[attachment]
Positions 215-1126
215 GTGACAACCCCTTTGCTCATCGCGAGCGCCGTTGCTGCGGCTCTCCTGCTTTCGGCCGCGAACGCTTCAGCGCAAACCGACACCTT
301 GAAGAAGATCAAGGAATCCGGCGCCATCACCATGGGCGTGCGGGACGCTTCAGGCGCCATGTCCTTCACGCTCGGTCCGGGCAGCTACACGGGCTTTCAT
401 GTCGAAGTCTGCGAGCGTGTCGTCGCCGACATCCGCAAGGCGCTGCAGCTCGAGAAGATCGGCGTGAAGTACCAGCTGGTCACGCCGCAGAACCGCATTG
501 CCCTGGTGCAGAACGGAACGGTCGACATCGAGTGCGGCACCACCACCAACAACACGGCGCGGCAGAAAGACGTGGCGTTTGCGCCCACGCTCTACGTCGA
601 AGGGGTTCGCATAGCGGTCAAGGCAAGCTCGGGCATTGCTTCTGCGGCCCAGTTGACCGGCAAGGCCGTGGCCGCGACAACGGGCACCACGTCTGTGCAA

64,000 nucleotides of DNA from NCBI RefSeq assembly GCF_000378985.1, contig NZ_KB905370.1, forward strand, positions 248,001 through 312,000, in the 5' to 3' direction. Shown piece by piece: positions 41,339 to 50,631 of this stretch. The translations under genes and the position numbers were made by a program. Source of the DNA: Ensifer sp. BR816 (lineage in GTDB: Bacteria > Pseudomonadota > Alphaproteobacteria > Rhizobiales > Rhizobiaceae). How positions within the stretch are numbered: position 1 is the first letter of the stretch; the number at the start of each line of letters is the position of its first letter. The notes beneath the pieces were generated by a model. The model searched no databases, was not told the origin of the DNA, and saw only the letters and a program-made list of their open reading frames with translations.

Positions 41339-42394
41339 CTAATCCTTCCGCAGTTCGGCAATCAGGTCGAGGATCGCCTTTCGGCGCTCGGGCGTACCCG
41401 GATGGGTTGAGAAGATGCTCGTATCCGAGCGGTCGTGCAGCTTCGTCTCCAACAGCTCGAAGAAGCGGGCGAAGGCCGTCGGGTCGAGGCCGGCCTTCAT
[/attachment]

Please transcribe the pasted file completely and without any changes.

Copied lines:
Positions 215-1126
215 GTGACAACCCCTTTGCTCATCGCGAGCGCCGTTGCTGCGGCTCTCCTGCTTTCGGCCGCGAACGCTTCAGCGCAAACCGACACCTT
301 GAAGAAGATCAAGGAATCCGGCGCCATCACCATGGGCGTGCGGGACGCTTCAGGCGCCATGTCCTTCACGCTCGGTCCGGGCAGCTACACGGGCTTTCAT
401 GTCGAAGTCTGCGAGCGTGTCGTCGCCGACATCCGCAAGGCGCTGCAGCTCGAGAAGATCGGCGTGAAGTACCAGCTGGTCACGCCGCAGAACCGCATTG
501 CCCTGGTGCAGAACGGAACGGTCGACATCGAGTGCGGCACCACCACCAACAACACGGCGCGGCAGAAAGACGTGGCGTTTGCGCCCACGCTCTACGTCGA
601 AGGGGTTCGCATAGCGGTCAAGGCAAGCTCGGGCATTGCTTCTGCGGCCCAGTTGACCGGCAAGGCCGTGGCCGCGACAACGGGCACCACGTCTGTGCAA

64,000 nucleotides of DNA from NCBI RefSeq assembly GCF_000378985.1, contig NZ_KB905370.1, forward strand, positions 248,001 through 312,000, in the 5' to 3' direction. Shown piece by piece: positions 41,339 to 50,631 of this stretch. The translations under genes and the position numbers were made by a program. Source of the DNA: Ensifer sp. BR816 (lineage in GTDB: Bacteria > Pseudomonadota > Alphaproteobacteria > Rhizobiales > Rhizobiaceae). How positions within the stretch are numbered: position 1 is the first letter of the stretch; the number at the start of each line of letters is the position of its first letter. The notes beneath the pieces were generated by a model. The model searched no databases, was not told the origin of the DNA, and saw only the letters and a program-made list of their open reading frames with translations.

Positions 41339-42394
41339 CTAATCCTTCCGCAGTTCGGCAATCAGGTCGAGGATCGCCTTTCGGCGCTCGGGCGTACCCG
41401 GATGGGTTGAGAAGATGCTCGTATCCGAGCGGTCGTGCAGCTTCGTCTCCAACAGCTCGAAGAAGCGGGCGAAGGCCGTCGGGTCGAGGCCGGCCTTCAT